So I’ve decided to write a post trashing the Susan G. Komen Foundation, the gigantic charitable endeavor that fights breast cancer.  “What?!” I hear someone scream.  “Are you pro-breast cancer?”  No, I am not.  I very much hate breast cancer.  I would not want anyone to get it, and would not want to prevent anyone who has it from being cured.  In that regard I would hope that everyone who reads this agrees.

I am going after the Susan G. Komen Foundation because of the way it operates.  There’s been a change in how charity gets done in America over the past generation or so.  The overall amount of charity, relative to the economy, has been fairly constant, but the sociology of how it operates is changing, and Komen is out in front of the negative changes in a big way.  So on to the reasons.

Komen beats up on smaller charities.  The foundation claims that it can use the words “for the cure”, and no one else can.   It would be a violation of trademark, don’t you see?  Yes, the tiny charitable venture known as “Kites for the Cure” that raises money for cancer by letting children fly kites is a mortal danger to the Komen behemoth.  Honestly.  That’s why Komen needs to send big-league lawyers to harass anyone who uses the words “for the cure” in their name.  But what exact threat does any other charity pose by using those words.  Businesses obviously want to beat other businesses, but should a charity seek to beat other charities?

Komen doesn’t spend much on research.  If you only have a casual knowledge of Komen’s activities, you’d think that their primary purpose is to raise money for actual research towards a cure.  Actually it isn’t.  Fundraising and administrative costs take up roughly twenty percent of their budget, including more than half a million in salary for the foundation’s President and ritzy travel expenses for other bigwigs.  That’s not actually very bad; most charities are in the same ballpark.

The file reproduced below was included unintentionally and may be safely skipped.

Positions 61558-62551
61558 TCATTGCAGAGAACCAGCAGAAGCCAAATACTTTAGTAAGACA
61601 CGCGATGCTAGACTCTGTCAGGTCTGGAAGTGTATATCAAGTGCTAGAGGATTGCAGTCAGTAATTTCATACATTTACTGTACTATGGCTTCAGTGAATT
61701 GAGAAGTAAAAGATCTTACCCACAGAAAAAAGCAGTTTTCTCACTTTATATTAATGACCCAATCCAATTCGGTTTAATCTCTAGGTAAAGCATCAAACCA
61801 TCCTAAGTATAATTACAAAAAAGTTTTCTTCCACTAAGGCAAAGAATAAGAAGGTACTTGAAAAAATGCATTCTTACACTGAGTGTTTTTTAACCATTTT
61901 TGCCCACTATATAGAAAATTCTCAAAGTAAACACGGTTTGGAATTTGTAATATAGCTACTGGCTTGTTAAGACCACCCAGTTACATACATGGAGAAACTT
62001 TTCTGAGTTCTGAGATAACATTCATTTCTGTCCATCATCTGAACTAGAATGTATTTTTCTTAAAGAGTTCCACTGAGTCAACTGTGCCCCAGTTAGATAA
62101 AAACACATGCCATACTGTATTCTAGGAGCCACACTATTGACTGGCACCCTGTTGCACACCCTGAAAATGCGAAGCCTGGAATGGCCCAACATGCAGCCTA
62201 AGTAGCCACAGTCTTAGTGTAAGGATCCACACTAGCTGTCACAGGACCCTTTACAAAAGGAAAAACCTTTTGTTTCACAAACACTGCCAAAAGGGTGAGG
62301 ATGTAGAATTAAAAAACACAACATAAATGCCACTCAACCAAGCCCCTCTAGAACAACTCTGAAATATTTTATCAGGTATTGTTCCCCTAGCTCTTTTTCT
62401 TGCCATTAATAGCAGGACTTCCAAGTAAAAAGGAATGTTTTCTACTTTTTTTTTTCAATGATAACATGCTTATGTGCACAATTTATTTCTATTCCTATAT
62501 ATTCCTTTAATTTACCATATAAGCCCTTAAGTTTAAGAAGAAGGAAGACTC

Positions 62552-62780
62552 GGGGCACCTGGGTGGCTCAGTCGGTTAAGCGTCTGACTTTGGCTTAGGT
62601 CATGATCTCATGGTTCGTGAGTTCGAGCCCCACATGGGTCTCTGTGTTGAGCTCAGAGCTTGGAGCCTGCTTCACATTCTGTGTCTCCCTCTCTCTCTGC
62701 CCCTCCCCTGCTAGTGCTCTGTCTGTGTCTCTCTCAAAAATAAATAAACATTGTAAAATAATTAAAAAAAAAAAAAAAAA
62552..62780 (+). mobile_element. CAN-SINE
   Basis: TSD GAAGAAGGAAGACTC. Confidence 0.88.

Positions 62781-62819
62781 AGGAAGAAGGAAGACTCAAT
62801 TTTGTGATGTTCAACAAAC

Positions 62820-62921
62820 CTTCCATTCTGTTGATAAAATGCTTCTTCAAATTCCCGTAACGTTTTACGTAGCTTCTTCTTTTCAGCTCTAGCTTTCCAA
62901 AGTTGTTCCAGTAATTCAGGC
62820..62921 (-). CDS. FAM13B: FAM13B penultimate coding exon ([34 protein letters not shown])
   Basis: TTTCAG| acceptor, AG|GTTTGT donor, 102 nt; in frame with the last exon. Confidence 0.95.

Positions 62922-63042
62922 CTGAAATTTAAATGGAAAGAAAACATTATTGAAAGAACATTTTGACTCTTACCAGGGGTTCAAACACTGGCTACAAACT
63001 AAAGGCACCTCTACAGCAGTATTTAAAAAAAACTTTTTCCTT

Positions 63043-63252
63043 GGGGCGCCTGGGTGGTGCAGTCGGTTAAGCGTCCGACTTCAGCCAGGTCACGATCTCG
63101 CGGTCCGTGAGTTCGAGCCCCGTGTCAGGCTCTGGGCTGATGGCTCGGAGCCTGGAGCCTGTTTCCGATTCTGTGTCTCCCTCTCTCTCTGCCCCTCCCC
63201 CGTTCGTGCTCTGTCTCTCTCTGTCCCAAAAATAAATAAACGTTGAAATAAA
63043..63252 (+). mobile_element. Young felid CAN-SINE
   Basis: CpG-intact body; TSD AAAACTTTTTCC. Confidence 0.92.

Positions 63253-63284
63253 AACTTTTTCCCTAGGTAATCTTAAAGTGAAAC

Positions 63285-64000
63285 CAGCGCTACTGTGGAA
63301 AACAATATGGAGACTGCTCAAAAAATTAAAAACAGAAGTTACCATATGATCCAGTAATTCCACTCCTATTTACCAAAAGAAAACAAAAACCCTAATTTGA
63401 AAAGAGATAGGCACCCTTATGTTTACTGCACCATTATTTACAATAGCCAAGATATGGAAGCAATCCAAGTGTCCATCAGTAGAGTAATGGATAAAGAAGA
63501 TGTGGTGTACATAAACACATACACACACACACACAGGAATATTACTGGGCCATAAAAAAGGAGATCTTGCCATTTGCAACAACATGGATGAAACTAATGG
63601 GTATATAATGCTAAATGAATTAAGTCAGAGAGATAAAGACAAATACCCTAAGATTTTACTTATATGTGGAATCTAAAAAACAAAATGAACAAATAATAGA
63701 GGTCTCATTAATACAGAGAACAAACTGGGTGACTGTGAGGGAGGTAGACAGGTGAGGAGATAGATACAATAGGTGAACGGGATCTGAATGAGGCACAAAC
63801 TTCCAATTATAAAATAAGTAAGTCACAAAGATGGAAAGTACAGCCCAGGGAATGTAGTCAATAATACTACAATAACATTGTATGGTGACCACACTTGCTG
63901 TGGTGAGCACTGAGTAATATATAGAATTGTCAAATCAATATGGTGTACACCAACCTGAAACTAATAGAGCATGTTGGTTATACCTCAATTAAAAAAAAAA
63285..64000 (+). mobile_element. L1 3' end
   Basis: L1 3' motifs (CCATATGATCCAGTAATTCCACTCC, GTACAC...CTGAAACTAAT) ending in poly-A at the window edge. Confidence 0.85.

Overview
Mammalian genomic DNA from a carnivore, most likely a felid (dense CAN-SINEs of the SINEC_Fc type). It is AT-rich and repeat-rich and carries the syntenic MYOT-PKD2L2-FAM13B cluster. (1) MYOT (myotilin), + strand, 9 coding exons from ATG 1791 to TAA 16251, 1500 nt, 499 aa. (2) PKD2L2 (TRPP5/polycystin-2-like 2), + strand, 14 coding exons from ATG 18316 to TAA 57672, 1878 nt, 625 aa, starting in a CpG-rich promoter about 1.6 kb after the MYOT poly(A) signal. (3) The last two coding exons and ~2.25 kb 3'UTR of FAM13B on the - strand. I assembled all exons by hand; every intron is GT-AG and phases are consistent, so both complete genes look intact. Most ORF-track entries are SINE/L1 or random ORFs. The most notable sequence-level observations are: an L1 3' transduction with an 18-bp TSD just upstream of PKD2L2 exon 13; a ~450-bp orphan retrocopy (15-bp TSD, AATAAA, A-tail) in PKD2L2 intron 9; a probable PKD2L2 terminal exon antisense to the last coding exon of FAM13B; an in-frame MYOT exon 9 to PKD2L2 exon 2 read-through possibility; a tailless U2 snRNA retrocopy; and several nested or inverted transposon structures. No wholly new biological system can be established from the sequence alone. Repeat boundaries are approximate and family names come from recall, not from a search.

No, the problem is that the Komen Foundation’s doesn’t actually spend the bulk of its money on research, but rather on education.  There’s nothing wrong with education, of course, as long as it’s actually educational.  Much of Komen’s output is not, as the link above demonstrates.  Which leads us to the third reason.

Conflicts of interest.  The best ways to prevent breast cancer from even forming are the same as the best ways to prevent cancer overall.  Eat a good diet, avoid carcinogenic chemicals, and exercise.  Yet the Komen Foundation doesn’t focus on these things in its advertising, instead emphasizing the need for screening and preventive medical care.  There’s nothing wrong with screening, of course, but a healthy lifestyle should be the primary focus if we really want to cut the disease down to size.  Moreover, Komen either gets money from or invests in companies that make unhealthy products such as packaged meats.